People in Georgia and across the United States may be wondering how to best take advantage of the recent changes to federal tax law, especially in terms of estate planning. As of the start of this year, higher exemptions for estate, gift and generation-skipping transfer taxes went into effect. The exemptions, which were doubled with the passage of the bill, are now set at $11,180,000 for a single person and $22,360,000 for a married couple. These amounts are scheduled to be adjusted upward every year to reflect inflation rates.
When drafting an estate plan, it’s natural to gravitate toward handling the usual assets. Bank accounts, property and other investments are likely to be a main priority, and that’s still par for the course. As technology continues to affect our lives in new ways, however, there comes an accumulation of a different sort of asset that warrants consideration.
Georgia entrepreneurs should make sure that their estate plans include the appropriate legal tools and documents that can ensure that their business will continue to grow after their death. Proper estate planning can also assist with distributing wealth equally and reducing estate taxes.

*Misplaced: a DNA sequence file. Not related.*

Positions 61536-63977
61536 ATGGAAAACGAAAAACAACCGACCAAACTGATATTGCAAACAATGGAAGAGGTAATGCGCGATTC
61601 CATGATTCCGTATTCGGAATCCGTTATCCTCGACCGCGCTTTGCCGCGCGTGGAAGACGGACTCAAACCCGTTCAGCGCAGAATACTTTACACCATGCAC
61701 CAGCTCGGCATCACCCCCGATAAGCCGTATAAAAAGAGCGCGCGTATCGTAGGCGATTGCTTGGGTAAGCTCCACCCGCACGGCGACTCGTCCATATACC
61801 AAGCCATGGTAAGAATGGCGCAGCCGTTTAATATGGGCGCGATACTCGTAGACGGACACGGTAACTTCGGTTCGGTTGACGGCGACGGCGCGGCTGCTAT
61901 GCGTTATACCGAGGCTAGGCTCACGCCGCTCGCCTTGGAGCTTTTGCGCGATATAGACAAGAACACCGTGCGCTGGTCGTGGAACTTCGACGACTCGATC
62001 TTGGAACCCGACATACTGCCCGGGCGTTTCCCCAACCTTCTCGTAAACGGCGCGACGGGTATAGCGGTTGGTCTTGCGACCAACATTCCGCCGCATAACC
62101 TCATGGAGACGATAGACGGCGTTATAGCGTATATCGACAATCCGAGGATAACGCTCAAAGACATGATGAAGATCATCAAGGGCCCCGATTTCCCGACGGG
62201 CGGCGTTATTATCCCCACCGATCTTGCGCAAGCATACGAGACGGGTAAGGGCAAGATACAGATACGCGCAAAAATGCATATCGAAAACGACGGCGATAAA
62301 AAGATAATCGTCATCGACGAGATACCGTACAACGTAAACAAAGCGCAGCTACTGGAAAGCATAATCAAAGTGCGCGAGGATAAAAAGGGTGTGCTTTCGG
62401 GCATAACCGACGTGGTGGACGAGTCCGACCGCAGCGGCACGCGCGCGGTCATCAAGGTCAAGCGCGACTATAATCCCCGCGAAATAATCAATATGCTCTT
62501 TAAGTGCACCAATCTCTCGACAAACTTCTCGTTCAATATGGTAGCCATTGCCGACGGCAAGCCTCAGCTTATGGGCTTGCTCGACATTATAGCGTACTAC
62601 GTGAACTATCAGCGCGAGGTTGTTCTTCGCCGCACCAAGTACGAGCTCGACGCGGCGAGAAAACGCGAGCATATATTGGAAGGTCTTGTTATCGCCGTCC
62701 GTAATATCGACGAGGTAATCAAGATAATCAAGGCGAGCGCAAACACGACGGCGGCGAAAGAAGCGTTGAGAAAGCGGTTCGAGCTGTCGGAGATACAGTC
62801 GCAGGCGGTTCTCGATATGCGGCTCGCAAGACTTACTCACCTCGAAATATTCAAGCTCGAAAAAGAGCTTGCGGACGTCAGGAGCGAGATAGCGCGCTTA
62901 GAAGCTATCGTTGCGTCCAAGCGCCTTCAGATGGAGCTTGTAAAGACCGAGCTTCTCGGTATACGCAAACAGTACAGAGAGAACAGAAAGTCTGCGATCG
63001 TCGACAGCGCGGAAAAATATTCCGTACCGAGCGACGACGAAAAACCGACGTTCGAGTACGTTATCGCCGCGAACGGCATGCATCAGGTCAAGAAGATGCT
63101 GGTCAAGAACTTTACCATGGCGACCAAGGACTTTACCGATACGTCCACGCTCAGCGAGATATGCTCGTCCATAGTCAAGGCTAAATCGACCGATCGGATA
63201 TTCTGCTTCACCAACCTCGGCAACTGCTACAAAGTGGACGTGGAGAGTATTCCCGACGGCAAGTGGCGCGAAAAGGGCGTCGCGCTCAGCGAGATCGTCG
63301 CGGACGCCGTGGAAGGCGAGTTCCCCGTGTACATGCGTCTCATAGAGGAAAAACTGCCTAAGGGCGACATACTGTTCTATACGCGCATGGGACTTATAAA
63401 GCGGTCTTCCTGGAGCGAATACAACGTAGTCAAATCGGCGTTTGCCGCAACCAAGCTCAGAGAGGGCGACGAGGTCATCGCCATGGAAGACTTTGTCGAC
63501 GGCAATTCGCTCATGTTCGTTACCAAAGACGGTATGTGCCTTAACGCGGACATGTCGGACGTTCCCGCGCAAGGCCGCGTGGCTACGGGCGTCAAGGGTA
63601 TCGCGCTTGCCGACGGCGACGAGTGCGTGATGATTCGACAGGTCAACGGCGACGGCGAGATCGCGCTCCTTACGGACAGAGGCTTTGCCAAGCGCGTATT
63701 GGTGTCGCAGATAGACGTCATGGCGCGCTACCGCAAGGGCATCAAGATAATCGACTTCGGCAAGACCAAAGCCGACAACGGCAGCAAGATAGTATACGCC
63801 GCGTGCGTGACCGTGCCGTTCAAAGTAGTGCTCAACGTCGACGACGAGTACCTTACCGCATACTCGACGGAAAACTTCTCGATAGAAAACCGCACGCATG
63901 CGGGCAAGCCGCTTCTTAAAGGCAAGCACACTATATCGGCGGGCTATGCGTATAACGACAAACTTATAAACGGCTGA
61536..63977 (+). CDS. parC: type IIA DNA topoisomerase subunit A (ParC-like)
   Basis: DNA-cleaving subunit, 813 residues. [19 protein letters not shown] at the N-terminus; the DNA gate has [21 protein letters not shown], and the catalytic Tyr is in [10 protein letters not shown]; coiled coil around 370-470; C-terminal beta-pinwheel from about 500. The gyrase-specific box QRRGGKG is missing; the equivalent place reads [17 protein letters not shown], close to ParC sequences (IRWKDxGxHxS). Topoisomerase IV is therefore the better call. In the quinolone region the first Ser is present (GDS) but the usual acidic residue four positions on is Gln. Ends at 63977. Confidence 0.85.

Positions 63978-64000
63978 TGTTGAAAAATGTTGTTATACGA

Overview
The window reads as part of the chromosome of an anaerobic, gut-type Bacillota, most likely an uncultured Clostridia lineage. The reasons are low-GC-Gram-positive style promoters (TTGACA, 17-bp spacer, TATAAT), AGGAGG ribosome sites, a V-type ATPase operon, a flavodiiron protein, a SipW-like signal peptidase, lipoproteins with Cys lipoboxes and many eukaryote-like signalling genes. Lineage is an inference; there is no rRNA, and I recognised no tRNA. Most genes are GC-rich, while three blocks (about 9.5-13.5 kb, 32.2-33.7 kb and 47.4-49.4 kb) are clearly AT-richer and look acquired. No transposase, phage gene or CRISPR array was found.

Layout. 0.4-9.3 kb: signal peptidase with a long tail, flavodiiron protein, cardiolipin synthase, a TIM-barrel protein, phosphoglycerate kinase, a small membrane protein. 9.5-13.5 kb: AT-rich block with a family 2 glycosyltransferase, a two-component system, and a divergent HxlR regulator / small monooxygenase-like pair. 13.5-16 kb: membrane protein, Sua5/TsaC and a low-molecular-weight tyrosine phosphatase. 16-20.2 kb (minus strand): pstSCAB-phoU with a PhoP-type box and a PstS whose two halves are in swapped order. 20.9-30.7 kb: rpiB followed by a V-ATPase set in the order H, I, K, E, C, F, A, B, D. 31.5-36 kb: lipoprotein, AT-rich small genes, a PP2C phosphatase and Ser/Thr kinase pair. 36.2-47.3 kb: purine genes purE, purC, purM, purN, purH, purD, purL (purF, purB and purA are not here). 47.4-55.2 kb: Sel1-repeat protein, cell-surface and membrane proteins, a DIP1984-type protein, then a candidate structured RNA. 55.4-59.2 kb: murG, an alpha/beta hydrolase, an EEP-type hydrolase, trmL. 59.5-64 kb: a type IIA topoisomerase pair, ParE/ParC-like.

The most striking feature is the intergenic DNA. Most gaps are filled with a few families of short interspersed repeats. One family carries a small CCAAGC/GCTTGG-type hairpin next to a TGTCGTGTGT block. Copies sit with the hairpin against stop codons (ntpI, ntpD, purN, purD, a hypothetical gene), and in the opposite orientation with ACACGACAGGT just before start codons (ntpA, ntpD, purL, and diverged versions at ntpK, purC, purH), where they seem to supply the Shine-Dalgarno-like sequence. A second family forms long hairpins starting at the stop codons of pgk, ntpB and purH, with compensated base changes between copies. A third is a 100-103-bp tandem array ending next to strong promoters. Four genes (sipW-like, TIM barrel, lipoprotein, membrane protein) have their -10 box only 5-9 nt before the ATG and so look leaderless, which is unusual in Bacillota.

The tax bill passed by the GOP-controlled Congress and signed into law by President Trump in December 2017 could have consequences for many aspects of financial life for people in Georgia and across the United States. In particular, it could affect many people's estate plans.
Georgia residents may be wise to take steps to avoid letting their estates slip into probate after they pass away. The probate process can be time-consuming and costly. Furthermore, it takes place in public and may cause additional stress to grieving heirs. Removing assets from an estate by giving gifts is one way to avoid probate, but most estate planning experts advocate the use of trusts as it allows individuals to hold on to their property. Trusts also give testators control over how and when their assets will be distributed.